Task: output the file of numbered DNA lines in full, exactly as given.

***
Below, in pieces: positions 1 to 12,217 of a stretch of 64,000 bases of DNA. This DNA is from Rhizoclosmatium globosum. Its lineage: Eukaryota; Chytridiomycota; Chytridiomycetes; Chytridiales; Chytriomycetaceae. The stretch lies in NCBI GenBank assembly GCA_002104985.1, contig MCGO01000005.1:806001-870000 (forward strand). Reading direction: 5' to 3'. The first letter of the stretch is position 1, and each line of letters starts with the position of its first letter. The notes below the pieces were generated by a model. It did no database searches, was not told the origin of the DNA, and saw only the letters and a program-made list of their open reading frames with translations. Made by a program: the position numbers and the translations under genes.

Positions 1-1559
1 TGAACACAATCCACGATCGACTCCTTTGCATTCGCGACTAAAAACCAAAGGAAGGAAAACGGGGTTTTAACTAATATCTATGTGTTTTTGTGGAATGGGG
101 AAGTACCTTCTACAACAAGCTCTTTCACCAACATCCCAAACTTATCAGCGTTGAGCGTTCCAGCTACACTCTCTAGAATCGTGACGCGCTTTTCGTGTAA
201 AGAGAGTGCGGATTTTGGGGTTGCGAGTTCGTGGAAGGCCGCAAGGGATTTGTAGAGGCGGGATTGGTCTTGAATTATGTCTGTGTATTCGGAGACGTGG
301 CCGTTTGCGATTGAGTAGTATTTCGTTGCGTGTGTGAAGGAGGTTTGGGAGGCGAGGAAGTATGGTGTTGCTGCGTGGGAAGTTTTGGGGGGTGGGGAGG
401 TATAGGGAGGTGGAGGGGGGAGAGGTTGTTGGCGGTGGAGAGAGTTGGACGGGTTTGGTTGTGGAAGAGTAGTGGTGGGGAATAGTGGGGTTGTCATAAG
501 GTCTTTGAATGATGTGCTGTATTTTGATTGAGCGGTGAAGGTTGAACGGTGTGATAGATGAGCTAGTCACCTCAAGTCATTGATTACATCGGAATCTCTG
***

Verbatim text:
Below, in pieces: positions 1 to 12,217 of a stretch of 64,000 bases of DNA. This DNA is from Rhizoclosmatium globosum. Its lineage: Eukaryota; Chytridiomycota; Chytridiomycetes; Chytridiales; Chytriomycetaceae. The stretch lies in NCBI GenBank assembly GCA_002104985.1, contig MCGO01000005.1:806001-870000 (forward strand). Reading direction: 5' to 3'. The first letter of the stretch is position 1, and each line of letters starts with the position of its first letter. The notes below the pieces were generated by a model. It did no database searches, was not told the origin of the DNA, and saw only the letters and a program-made list of their open reading frames with translations. Made by a program: the position numbers and the translations under genes.

Positions 1-1559
1 TGAACACAATCCACGATCGACTCCTTTGCATTCGCGACTAAAAACCAAAGGAAGGAAAACGGGGTTTTAACTAATATCTATGTGTTTTTGTGGAATGGGG
101 AAGTACCTTCTACAACAAGCTCTTTCACCAACATCCCAAACTTATCAGCGTTGAGCGTTCCAGCTACACTCTCTAGAATCGTGACGCGCTTTTCGTGTAA
201 AGAGAGTGCGGATTTTGGGGTTGCGAGTTCGTGGAAGGCCGCAAGGGATTTGTAGAGGCGGGATTGGTCTTGAATTATGTCTGTGTATTCGGAGACGTGG
301 CCGTTTGCGATTGAGTAGTATTTCGTTGCGTGTGTGAAGGAGGTTTGGGAGGCGAGGAAGTATGGTGTTGCTGCGTGGGAAGTTTTGGGGGGTGGGGAGG
401 TATAGGGAGGTGGAGGGGGGAGAGGTTGTTGGCGGTGGAGAGAGTTGGACGGGTTTGGTTGTGGAAGAGTAGTGGTGGGGAATAGTGGGGTTGTCATAAG
501 GTCTTTGAATGATGTGCTGTATTTTGATTGAGCGGTGAAGGTTGAACGGTGTGATAGATGAGCTAGTCACCTCAAGTCATTGATTACATCGGAATCTCTG